I was also a precocious romance book reader. Actually, the only book my entire family of seven has read is Bridges of Madison County! My mom, sister, brother, and I still trade romance book suggestions. My mom and I both tend to read romance books as a palate cleanser between books :).
    I may have every novel from Tessa Dare on my iPhone, haha. I’ll definitely have to look into your other recommendations – I would love to join your book club!!

  18. After watching the first season of the series I have to say I became a sucker for the Outlander books. I feel lucky; there are still so many of ghem to finish!

  19. As a romance author (and fan), I love this in so many ways! My one regret is that I am nowhere near your book club, Ashley.

  20. Cheryl says...

    Forget romance, my friend directed me to The Oyster series of books (written by an anonymous author) which were straight up erotica and I was a changed person for a whole year. It was not so perfect for that time in between relationships because the books are so horny I couldn’t wait to have sex with someone, anyone!

  21. Jessica says...

    This post came at the perfect time! My book club just decided to pick different genres we normally don’t read out of a hat and I got Romance. Didn’t know where to start looking into what would be a good one to choose! Now I have all these great suggestions, thank you!

  22. I love that so many women are talking about romance as a genre now. It took me a long time after college and my first years in a full-time job to find my way back to reading for pleasure and escape, but I think it’s so important, especially with how stressful the news cycle is for women right now, to (a) do something like reading that allows us to unplug from the digital world, and (b) engage in stories where women’s experiences and desires are centered. I love Jojo Moyes’ fiction, and although a lot of people know her because of “Me Before You,” that’s my least favorite of hers. “One Plus One,” “The Girl You Left Behind” and “The Last Letter from Your Lover” are all excellent stories and the heroines are so relatable.

  23. Lisa says...

    I read all the books in the FLowers of Attic series when I was … wait for … 9 and 10. No censorship by my parents! Lol. Slightly aghast as a parent myself.

    I just read The Wedding Date and breezed through it in one evening. Alexa is a woman of substance (and color). I loved that she had a career about which she was impassioned, a not perfect body, and great romance with a studly guy.

    • Lexi Mainland says...

      Omg Flowers in the Attic. That was one of the biggest watershed moments in my young reading life. Thank you for reminding me of that!

    • I read all the VC Andrews books in middle school too, usually up all night under the covers as I couldn’t put them down. I would be totally aghast if my kids had read them, but alas, I didn’t really censor them either and they’re now adults. With the internet so available in all our lives, I have NO idea what all they’ve been exposed to. We had limits on their phone and computer time as they were growing up, but it takes no time to find things now. You just have to hope they grow up okay! Can’t control everything…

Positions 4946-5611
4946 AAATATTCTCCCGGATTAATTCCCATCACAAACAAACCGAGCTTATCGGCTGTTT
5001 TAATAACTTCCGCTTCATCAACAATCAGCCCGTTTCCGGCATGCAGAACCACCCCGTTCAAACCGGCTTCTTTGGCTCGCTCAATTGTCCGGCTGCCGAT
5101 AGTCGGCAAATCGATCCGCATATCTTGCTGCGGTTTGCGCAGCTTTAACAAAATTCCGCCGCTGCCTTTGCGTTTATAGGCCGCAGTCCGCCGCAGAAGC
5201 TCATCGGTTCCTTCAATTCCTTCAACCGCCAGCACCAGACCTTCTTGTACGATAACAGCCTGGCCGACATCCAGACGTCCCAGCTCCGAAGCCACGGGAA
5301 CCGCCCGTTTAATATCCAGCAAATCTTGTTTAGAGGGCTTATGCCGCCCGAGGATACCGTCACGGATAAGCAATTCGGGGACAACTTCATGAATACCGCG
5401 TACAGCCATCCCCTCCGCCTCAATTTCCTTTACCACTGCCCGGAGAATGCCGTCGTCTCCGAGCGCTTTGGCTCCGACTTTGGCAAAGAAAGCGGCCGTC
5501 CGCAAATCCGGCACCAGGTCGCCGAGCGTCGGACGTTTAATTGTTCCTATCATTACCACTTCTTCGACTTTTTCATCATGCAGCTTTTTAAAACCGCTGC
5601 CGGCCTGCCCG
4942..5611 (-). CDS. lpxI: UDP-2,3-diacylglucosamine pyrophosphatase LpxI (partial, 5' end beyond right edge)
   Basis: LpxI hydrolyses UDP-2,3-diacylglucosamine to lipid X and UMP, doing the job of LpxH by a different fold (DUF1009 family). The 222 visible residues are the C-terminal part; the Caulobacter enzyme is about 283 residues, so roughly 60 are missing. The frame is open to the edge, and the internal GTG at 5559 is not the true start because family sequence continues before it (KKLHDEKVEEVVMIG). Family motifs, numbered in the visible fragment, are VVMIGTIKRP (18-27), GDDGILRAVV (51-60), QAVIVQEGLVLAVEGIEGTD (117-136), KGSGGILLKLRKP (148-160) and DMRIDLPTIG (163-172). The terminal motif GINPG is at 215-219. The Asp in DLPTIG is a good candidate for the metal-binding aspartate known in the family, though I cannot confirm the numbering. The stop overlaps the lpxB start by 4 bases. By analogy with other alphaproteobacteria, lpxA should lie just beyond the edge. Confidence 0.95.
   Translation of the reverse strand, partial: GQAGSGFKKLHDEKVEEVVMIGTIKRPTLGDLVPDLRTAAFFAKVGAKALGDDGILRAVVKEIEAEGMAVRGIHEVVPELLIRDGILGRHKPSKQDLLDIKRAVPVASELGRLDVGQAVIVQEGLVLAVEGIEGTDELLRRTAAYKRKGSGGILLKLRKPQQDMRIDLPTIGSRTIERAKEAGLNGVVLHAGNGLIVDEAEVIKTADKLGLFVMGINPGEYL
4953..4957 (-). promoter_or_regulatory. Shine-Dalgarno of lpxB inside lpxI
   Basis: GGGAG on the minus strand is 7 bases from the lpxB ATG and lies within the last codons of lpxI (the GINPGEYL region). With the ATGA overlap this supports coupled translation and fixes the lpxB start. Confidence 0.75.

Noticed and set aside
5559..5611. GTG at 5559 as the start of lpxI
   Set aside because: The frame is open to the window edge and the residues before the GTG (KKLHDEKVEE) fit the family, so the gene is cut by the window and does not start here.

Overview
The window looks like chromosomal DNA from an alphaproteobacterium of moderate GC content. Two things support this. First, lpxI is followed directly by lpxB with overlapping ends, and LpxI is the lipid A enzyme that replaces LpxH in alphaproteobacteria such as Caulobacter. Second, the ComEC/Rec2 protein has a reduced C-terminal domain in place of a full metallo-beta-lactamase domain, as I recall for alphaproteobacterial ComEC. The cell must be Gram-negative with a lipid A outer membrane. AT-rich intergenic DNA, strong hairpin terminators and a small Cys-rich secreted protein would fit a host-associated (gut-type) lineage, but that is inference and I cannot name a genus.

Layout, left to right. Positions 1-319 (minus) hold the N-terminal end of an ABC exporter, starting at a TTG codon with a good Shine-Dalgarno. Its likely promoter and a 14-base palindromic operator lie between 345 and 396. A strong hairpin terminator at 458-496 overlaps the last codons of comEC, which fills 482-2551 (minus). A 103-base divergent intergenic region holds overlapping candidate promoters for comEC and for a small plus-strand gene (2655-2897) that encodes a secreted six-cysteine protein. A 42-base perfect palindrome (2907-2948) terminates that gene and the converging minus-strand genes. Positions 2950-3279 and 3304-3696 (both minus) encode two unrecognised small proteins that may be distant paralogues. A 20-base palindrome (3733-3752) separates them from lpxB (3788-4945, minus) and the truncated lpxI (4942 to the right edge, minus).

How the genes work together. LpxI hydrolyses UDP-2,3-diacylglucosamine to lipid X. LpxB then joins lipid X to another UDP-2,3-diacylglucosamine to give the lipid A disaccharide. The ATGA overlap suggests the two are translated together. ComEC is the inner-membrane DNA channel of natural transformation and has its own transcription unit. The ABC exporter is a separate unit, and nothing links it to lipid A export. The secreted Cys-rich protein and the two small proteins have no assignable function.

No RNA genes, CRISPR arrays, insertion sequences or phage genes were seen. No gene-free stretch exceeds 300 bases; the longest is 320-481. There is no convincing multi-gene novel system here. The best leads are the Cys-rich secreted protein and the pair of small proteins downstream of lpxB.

24. Shannon says...

    I, too, could not get enough of Danielle Steel from ages ~11-12! I was reading at least one per week (bless her soul for writing so many books). Sometimes I still see them at the supermarket or some place it had me wondering exactly how many books she’s written. I Googled it, and Google’s answer was “at least 7.” Very helpful, Google :P

  25. Dania says...

    This is like a window into my soul! I stumbled on my first romance novel as a 15 yr old living in Damascus (Syria). It was in a garbage bin at home with the cover ripped off. I think this was my mother’s way of disguising her reading materials! #NOSHAME. It was a historical romance (HR) and I was hooked. I then passed it on to a friend and my classmates were hooked. Then my cousins were in. It taught many of us a lot of English and we started using words like ‘placate’ and ‘infernal’, much to our teachers’ ‘chagrin’. I still have a soft spot for HR. Many times I see blatant white supremacy, colonialism, orientalism, homophobia, and sexual assault (she said no but she meant yes) so I’ve developed some strategies to minimize my exposure to that. I now have a list of authors who I can enjoy relatively free of those disturbing -isms; some argue that my choices are not ‘realistic to the historical period’ (who cares?!? It’s a romance novel!). Tessa Dare is one. So are Julia Quinn, Courtney Milan (big feminist), Emma Wildes, Carola Dunn (she’s more of a ‘modern’ lady detective in the 50s with a hint of romance). I am quite the skeptic in real life so it’s nice to escape and latch on to a real page turner- life gives us enough sad endings and injustices!

    • Jessica says...